Justice Dept. Declines to Defend Some Key ACA Provisions

Frederick Owens
June 12, 2018

The Trump administration's move drew strong criticism from defenders of the health care law and some legal scholars, who noted how unusual it is for the Justice Department not to defend federal law.

That includes the requirement that people have health insurance and sections that guarantee access to coverage regardless of any medical conditions, the Associated Press reported.

The Trump administration said Thursday that it will not defend portions of the Affordable Care Act (ACA) in a challenge by 20 states.

The legal challenge led by the state of Texas argues that these consumer protections - as well as the law's multibillion-dollar program for expanding the Medicaid safety net to poor Americans - should be scrapped because Congress a year ago repealed the penalty on Americans who don't have health coverage.

Republicans on Capitol Hill had no advance warning that the administration was going to assert that protections for people with preexisting conditions is unconstitutional - a position that defies President Donald Trump's promises to maintain those protections.

America's Health Insurance Plans, the trade association for health insurance companies, supports the pre-existing condition protections under the ACA.

In a brief filed in a federal court in Texas, the department said a tax law signed a year ago by President Donald Trump that eliminated penalties for not having health insurance rendered the so-called individual mandate under Obamacare unconstitutional.

Though Republicans loathe the 2010 law, many of them have pushed for market-oriented solutions that allow sicker Americans to obtain insurance without facing sky-high prices. "It's a cornerstone of what they do", he says.

However, the Trump administration believes the provision of the ACA guaranteeing affordable rates to those with pre-existing conditions must be thrown out with the individual mandate.

But others say the legal brief may have minimal impact next year on premiums.

Twenty Republican state attorneys general filed suit on February 26, charging that Congress' changes to the law in last year's tax bill rendered the entire ACA unconstitutional.

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Republicans seem determined not only to make American health care more inefficient and cruel in every way they can think of, but to do it while making themselves as unpopular as possible.

"The Justice Department has an obligation to defend the law, and it has refused to do so because it dislikes this particular law", Bagley told USA TODAY. In the tax law, Congress repealed the penalty for people who fail to have health insurance starting in 2019.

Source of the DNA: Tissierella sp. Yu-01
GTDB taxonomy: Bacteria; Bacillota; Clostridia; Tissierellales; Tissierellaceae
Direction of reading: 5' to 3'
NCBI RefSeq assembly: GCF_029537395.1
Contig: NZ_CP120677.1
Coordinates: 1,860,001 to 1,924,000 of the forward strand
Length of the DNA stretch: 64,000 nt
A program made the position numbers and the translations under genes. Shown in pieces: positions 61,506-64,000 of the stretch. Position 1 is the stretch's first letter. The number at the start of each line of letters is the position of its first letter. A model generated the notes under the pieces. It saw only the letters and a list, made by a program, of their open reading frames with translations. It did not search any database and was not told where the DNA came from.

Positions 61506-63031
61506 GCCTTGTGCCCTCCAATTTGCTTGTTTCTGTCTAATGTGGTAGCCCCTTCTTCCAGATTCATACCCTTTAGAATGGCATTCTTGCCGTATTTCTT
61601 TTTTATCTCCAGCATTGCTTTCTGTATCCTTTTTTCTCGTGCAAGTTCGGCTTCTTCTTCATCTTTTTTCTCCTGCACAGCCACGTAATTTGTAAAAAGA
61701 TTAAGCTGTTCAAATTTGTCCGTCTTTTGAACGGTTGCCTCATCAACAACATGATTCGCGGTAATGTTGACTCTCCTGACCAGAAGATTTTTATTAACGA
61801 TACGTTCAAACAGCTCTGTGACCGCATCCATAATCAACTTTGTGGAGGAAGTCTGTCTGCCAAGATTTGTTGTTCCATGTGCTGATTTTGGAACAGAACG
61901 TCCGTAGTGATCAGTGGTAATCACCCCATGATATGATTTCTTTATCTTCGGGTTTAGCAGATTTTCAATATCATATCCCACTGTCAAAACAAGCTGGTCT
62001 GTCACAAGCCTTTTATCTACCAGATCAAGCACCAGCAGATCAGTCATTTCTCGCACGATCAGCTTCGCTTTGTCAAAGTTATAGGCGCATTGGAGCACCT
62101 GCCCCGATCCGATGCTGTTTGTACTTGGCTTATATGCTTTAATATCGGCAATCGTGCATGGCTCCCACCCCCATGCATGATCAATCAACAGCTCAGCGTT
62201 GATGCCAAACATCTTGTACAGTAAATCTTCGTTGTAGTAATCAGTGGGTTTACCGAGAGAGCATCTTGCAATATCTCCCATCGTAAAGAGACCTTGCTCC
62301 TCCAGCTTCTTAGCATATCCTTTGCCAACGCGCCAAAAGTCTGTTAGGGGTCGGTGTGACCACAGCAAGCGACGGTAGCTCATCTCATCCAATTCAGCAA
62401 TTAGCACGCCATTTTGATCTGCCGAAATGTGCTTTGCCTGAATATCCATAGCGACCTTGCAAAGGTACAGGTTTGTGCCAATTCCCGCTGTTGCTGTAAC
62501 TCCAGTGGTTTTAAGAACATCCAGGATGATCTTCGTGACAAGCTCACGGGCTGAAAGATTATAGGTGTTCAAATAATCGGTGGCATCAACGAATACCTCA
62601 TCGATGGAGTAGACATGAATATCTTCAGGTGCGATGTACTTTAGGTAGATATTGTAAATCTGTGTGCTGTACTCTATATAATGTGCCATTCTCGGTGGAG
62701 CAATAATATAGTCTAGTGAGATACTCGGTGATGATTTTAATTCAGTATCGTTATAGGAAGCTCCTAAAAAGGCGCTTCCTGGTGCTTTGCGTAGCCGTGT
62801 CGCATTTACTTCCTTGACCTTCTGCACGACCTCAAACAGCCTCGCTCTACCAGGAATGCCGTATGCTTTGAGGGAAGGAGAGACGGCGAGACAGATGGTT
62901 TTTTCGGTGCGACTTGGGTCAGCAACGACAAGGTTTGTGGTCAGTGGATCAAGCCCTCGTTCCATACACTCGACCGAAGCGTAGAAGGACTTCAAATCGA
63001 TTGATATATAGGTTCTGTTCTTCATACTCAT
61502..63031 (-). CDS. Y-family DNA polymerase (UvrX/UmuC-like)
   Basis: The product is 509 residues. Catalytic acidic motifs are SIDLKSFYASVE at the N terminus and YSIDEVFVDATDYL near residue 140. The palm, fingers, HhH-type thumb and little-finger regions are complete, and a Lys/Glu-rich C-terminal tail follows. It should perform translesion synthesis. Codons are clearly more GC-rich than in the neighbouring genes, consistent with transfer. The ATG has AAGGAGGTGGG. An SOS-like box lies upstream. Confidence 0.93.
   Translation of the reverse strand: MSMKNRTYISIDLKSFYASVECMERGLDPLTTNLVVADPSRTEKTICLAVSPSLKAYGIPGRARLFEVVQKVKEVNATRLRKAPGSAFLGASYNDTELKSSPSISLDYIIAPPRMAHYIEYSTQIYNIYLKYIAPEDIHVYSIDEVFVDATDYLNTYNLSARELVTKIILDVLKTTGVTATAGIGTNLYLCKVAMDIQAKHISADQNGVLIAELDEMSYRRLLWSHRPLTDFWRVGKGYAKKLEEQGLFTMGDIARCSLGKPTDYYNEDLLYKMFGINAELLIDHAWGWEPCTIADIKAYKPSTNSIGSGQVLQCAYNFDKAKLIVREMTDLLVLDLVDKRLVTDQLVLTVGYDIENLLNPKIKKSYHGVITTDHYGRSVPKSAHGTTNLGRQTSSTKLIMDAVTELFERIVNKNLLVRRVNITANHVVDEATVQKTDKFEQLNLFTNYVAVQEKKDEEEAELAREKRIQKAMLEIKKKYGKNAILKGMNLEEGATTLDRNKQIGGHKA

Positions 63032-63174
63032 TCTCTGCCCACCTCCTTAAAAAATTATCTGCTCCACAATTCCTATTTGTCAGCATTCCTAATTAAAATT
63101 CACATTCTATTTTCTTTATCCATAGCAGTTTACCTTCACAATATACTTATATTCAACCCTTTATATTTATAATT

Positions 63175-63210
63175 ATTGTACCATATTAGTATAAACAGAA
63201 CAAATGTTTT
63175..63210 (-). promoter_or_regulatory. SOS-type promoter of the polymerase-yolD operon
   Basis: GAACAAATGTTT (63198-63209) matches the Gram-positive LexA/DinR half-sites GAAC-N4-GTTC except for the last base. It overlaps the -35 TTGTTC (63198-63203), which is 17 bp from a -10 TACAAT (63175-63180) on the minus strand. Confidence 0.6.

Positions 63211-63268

California and 15 other states filed an opposing brief on Thursday defending the law. Now that Congress has made a decision to zero out the penalty, as Republicans did previous year as part of the 2017 tax cut, the pre-existing conditions have to go, too.

Senate Minority Leader Charles Schumer, D-N.Y., released a letter with other top Democratic senators demanding the administration reverse the move, while the Democratic Senatorial Campaign Committee wasted no time blasting out news releases questioning whether Republican candidates agreed with the administration.

The only things that the federal government is arguing with the states' about are 1) when those provisions needs to fall (the states want an injunction to end it immediately, while the feds argue that it should remain until January 1, 2019, when the repeal of the penalty actually goes into effect) and 2) whether the rest of Obamacare can remain (states say no, feds say yes).

Democrats "are responsible for the current problems that we have in our healthcare system as a result of Obamacare", said Hunt, noting the law passed without a single Republican vote. Until the Trump Administration (which is the target of the lawsuit) filed its views on Thursday, the case had been building without either side knowing what the government position would be.

In the past, polls have found that both Republicans and Democrats favor protecting coverage for the tens of millions of Americans with pre-existing conditions.

Friday, the insurance industry warned in stark terms of "harm that would come to millions of Americans" if such protections are struck down, causing premiums "to go even higher for older Americans and sicker patients".

Attorney General Jeff Sessions highlighted the two provisions in a letter to House Speaker Paul Ryan.

The National Institute of Mental Health estimates that more than 16 million Americans suffer from depression each year. Those two were so closely tied to the insurance-buying mandate that they would not work in the health insurance market without the guaranteed pool of insured people that the mandate was designed to create, Administration lawyers contended.

Other reports by Free-Prsite

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